MOLECULAR BASIS OF VIRULENCE IN INFECTIOUS HEMATOPOIETIC NECROSIS VIRUS (IHNV) USING A REVERSE GENETICS APPROACH
Vakharia, Vikram N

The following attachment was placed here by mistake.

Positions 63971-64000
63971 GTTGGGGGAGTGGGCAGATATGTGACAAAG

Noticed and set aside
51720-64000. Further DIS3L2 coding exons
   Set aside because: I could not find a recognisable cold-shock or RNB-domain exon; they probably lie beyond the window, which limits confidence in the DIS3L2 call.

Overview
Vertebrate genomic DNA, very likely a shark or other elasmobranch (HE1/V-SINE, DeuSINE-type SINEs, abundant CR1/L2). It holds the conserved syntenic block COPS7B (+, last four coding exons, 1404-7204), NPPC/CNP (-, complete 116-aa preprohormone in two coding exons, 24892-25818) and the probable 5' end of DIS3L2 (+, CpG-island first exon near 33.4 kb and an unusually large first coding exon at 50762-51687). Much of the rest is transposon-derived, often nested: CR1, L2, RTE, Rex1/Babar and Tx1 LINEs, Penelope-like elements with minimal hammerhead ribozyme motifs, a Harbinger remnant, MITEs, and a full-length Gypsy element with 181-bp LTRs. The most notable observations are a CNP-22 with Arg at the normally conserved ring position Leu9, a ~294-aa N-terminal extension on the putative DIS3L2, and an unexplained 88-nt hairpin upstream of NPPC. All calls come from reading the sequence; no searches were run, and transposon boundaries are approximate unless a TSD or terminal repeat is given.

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Infectious hematopoietic necrosis virus (IHNV) is a pathogen of major economic importance to the aquaculture industry. The long-term goal of our work is to develop a safe and effective recombinant IHNV vaccine and possibly use IHNV as a virus vector to express foreign genes. To achieve this goal, the complete genome of IHNV 220-90 virulent strain was sequenced and characterized. Subsequently, a full-length cDNA clone of IHNV was generated by constructing the full length cDNA clone, between the cytomegalovirus (CMV) promoter and the autocatalytic hammerhead and hepatitis delta virus ribozymes. Transfection of a full-length plasmid, along with the supporting plasmids resulted in the recovery of infectious rIHNV-220-90. Characterization of the rIHNV-220-90 showed that its growth characteristics in tissue culture were comparable to those of the parental virus. The possible role of IHNV proteins in virulence was explored to some extent. For this, the entire genome of attenuated virus (IHNV-61) was sequenced and compared with its virulent strain. The comparative sequencing analysis studies revealed that majority of differences were located in the glycoprotein gene. The M and G genes, and the trailer region between virulent and attenuated viruses were exchanged; recombinant chimeric viruses were recovered and studied for their pathogenicity in rainbow trout. The results obtained from in vivo studies indicate that the glycoprotein plays a major role in IHNV virulence in fish, whereas the M gene and trailer region play a negligible role in virulence of IHNV. The potential of rIHNV to serve as a viral vector was explored by expressing the VP2 protein of IPNV and hemagglutinin-estrase (HE) protein of ISAV. The recovered rIHNV-VP2 and rIHNV-HE viruses stably expressed the VP2 and HE proteins respectively for at least five serial passages and showed characteristics comparable to that of the parental virus, except that there was a one-log reduction in the virus titer. These results demonstrated that the established reverse genetics system can be utilized effectively to examine the molecular determinants of virulence, pathogenesis, and new approaches for vaccine development.